A Potential Hidden Factor in Why People Have So Much Trouble Losing Weight

Disruption has come for toilet paper

Generalise, don’t specialise: why focusing too narrowly is bad for us. This is really interesting

Trump’s social media summit was a circus. Its aftermath was even worse. On this evidence, the American Experiment has failed, the lab is on fire…

Why They Fear Ilhan Omar. This is spot on, Trump’s whole appeal is based on the insecurity of white men. Having had it their own way for so many years, to them fairness feels like discrimination.

Because if new immigrants allow themselves to be full citizens with voices, then what would winning the birth lottery do for Trump or Carlson or for their children? They would have to compete with all the talented children of the world, instead of just the ones born here, in the land of the lucky few who control and consume all the earth’s bounty.

Mid-year burnout: does it exist or are we all just permanently tired? I’ve been permanently tired for over a decade, I actually feel better right now because it’s lighter. I think this is right the baseline has changed. I know that I’m really lucky but if my landlord asked me to move, could I afford to rent (I’ll never be able to afford to buy), my job is great and I have the option of working from home, but what if they decided to make me redundant?, how will Brexit help all those things. Right now, I’m fine, but I never feel safe or secure. That has an impact, it’s no wonder that society is anxious, we have reasons to be anxious. What makes it worse, is that the politicians who ask us to trust them, never have to worry because they have money and they don’t seem to understand why everyone else is anxious. The net effect is to make us all feel hopeless…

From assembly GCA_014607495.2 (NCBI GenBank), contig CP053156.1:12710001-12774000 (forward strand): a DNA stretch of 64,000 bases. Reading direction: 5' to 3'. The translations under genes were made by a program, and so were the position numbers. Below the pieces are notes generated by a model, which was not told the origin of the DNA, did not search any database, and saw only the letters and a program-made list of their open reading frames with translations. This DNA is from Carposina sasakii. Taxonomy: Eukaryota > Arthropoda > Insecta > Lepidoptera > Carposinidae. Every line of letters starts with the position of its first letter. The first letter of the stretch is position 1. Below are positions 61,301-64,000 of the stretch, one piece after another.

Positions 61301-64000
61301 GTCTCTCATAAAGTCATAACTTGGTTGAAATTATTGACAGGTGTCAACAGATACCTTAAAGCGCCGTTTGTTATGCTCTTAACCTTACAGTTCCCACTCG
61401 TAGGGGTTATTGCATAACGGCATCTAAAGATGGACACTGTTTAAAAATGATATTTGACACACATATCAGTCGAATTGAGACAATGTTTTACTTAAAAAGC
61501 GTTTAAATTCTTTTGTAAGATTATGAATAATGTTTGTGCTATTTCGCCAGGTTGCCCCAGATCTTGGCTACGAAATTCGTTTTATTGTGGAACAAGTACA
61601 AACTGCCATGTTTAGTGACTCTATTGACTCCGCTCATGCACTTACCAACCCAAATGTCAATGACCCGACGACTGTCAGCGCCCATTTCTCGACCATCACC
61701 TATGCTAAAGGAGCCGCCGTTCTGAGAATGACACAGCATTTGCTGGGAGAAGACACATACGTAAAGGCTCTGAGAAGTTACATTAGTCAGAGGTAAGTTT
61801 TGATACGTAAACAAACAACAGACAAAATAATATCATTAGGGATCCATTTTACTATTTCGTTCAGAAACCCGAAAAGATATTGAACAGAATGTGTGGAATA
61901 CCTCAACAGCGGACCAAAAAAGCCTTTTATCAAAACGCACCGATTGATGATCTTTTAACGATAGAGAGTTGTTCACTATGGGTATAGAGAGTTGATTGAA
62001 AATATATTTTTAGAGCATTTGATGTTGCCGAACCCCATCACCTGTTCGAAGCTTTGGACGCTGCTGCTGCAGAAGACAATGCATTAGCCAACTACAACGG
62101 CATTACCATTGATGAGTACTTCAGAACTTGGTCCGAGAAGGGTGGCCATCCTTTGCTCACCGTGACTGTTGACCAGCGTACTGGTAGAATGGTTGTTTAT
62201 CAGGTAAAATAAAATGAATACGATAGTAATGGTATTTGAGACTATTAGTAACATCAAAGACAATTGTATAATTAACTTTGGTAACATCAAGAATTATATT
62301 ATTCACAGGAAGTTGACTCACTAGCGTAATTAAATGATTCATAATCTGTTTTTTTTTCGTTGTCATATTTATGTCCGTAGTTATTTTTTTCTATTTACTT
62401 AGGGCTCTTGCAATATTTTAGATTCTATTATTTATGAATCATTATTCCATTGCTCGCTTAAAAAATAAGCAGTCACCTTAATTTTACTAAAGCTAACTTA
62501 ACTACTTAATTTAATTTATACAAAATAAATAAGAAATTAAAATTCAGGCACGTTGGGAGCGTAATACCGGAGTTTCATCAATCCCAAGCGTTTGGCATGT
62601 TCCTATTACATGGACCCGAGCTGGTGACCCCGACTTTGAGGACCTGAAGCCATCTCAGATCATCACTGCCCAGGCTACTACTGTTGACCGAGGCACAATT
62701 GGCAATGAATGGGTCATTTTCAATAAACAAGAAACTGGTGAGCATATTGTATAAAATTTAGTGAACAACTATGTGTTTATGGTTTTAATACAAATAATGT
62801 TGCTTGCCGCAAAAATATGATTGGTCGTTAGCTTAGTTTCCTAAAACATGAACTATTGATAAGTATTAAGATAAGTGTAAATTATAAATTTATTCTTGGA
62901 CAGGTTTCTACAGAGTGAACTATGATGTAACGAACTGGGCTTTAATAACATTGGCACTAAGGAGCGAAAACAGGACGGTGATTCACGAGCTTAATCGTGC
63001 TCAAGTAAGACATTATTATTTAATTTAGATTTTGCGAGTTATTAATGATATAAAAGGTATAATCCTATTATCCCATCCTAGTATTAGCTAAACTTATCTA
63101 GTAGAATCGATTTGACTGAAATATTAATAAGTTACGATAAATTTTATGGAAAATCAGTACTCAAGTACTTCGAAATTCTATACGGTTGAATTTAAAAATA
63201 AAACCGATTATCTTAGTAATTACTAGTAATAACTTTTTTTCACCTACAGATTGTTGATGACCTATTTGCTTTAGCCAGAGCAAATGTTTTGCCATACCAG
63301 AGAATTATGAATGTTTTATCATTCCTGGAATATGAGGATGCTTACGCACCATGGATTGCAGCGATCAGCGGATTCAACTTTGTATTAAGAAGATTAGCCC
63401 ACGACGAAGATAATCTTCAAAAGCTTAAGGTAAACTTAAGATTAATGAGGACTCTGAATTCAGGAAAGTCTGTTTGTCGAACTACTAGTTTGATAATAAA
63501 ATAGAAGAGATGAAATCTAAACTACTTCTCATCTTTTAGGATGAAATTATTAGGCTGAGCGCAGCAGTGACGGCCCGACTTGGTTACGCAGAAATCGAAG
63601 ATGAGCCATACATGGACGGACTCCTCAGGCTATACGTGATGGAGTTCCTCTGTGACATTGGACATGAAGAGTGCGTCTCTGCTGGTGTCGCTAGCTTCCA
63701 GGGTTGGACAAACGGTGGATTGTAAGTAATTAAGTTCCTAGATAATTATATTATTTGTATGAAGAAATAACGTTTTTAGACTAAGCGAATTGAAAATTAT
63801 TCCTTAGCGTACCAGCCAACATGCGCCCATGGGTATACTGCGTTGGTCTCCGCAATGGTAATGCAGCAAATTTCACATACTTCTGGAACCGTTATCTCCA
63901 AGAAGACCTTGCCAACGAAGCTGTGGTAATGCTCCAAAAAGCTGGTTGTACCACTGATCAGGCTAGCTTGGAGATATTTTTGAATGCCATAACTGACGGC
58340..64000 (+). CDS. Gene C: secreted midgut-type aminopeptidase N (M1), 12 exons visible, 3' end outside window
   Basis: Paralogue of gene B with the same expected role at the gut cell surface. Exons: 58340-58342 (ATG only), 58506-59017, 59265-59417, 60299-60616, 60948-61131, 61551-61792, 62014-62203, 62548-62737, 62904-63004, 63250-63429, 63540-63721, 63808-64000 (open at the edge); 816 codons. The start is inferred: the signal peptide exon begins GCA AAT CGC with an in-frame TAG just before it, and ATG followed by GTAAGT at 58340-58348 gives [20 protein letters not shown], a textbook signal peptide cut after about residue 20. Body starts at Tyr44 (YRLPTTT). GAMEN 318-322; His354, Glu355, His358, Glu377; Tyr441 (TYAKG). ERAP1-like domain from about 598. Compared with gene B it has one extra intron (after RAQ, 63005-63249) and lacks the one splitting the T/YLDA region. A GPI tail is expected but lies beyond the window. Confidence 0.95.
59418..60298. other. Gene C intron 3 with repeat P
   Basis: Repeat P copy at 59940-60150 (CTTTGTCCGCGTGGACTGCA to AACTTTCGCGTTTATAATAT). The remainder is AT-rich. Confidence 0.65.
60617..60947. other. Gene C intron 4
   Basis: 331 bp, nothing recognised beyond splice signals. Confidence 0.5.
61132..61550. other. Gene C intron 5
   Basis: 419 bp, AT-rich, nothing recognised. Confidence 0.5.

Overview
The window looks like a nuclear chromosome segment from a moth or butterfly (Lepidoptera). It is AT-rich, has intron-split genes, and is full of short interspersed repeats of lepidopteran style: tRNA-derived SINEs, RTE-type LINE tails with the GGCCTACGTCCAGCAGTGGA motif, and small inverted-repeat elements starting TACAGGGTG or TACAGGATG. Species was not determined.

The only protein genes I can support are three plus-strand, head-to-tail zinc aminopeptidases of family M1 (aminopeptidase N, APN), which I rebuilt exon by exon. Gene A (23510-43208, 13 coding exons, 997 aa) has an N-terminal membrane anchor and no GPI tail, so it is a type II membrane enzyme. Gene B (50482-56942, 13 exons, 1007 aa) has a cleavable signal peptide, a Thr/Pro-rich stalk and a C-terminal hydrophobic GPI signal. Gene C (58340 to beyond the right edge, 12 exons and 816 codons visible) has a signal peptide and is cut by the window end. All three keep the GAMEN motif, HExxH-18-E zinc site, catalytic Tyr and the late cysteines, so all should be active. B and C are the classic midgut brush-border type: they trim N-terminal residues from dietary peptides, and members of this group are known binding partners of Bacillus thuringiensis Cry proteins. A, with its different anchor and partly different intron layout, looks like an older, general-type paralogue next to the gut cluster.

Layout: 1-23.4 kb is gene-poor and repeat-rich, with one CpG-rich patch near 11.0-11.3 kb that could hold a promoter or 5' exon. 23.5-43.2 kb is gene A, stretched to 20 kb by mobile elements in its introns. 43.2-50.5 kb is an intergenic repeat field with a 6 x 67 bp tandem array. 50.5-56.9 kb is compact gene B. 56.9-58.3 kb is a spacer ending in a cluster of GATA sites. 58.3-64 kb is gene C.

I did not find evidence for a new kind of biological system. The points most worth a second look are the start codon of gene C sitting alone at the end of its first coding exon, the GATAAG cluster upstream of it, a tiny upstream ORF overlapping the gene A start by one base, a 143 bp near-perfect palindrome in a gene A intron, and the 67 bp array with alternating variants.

‘Walkers are middle aged, hikers are cool’ The problem with young people is they think they do everything better…

To Survive in a Wetter World, Raise Ducks, Not Chickens

Apollo astronauts left their poop on the moon. We gotta go back for that shit. Yes, it could answer some fascinating questions but Christ on a bike, 50 years ago, we littered on the Moon. What the hell is wrong with us?